Beijing, however, desists from saying whether India's expected attendance will have any impact on the bilateral relations
The Chinese government on Thursday reiterated its call for countries to boycott Friday’s Nobel Peace Prize ceremony, though
refrained from saying whether India’s expected attendance would have any impact on bilateral relations.
"I think developing country to country relations should follow certain principles,” Foreign Ministry spokesperson Jiang Yu said, when asked about India’s likely attendance at the awarding of the prize to Chinese dissident Liu Xiaobo, a political activist who is currently serving a 11-year jail term.
"We are of the view that countries, on the basis of mutual respect, equal treatment and non-interference in each other’s internal affairs have, dialogue and cooperation,” she said.
India's Ambassador in Oslo, Banbit Roy, is expected to attend Friday's ceremony, as is the usual practice. But this year, China's strong lobbying for countries to boycott the event, coupled with the arrival of Chinese Premier Wen Jiabao in New Delhi next Wednesday, had complicated India's decision. Officials said Mr. Wen’s visit, from December 15-17, had prompted a review of the issue this week at the highest levels of the government.
Ms. Jiang declined to say if India’s decision to attend Friday’s ceremony would have any impact on ties or on Mr. Wen's visit. She said China hoped countries which had received invitations “can tell right from wrong” and “uphold justice.”
India’s is among 44 embassies in Oslo which have accepted the Norwegian Nobel Committee’s invitation to Friday’s ceremony. As is the usual practice, 65 embassies in Oslo were invited. Nineteen countries, including China, Pakistan, Sri Lanka, Russia, Kazakhstan, Colombia, Saudi Arabia, Serbia, Iraq, Iran, Vietnam and Afghanistan have declined invitations.
Ms. Jiang said “the majority of the international community” did not support the “erroneous decision by the Nobel committee”, adding that “over 100 countries and international organizations had expressed support” to China’s position.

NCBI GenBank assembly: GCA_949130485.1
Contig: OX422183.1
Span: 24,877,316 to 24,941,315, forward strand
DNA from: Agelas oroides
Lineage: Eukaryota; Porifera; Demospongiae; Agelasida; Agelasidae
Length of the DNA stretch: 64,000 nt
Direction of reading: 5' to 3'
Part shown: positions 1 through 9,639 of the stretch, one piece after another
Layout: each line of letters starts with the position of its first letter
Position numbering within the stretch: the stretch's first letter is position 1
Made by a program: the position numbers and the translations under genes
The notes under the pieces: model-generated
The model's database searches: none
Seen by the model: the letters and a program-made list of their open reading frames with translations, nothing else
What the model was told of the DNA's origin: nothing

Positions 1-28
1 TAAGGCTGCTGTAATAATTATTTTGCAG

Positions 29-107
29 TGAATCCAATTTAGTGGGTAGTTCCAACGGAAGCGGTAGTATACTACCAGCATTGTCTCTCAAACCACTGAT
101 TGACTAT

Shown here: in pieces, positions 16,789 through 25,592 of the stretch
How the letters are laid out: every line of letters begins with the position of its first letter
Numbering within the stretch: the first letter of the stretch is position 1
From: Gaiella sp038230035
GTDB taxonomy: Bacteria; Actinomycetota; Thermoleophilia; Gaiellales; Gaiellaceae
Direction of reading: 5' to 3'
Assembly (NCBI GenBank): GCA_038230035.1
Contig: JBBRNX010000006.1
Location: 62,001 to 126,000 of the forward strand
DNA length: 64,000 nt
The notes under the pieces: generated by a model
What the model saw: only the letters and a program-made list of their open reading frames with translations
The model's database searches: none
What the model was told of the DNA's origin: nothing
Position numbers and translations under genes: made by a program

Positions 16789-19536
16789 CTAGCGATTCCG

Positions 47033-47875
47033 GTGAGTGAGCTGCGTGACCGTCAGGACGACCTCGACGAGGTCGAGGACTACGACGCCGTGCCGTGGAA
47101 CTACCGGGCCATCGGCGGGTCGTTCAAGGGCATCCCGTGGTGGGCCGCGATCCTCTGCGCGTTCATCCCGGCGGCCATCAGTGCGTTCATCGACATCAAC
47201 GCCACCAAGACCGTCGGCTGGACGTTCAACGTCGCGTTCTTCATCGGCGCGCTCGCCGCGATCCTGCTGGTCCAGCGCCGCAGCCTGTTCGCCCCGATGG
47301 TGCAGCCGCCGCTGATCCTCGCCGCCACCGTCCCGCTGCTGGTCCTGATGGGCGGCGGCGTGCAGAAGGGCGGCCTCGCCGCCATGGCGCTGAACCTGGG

Over the past few months, the Foreign Ministry here has waged a diplomatic campaign against the award, meeting with officials from almost every country and calling on them to boycott the ceremony.
Mr. Liu was awarded the prize "for his long and non-violent struggle for fundamental human rights in China.” China, however, says Mr. Liu is a "criminal" for "inciting subversion of State power" by releasing a document calling for an end to one-party rule. The Chinese government says the Nobel committee's decision is an interference in its judicial sovereignty.
"Liu Xiaobo broke Article 105, a crime of instigating the subversion of state power," Ms. Jiang said. "He went beyond general criticism of the state."
Beyond the diplomatic campaign, China has also institued a travel ban on many Chinese activists to prevent them from attending the ceremony. While Mr. Liu remains largely unheard of in China, his case has stirred calls from the small community of activists and lawyers here for greater reforms.
Liu Xia, Mr. Liu's wife, has been placed under effective house arrest in recent weeks, though she has not been charged with any crime.
Mao Yushi, a noted economist, was barred from boarding a flight this week, as was Ai Weiwei, a well-known artist.
Fan Yafeng, a lawyer and activist, was picked up by police from his Beijing home on Thursday morning, and remained unreachable through the day.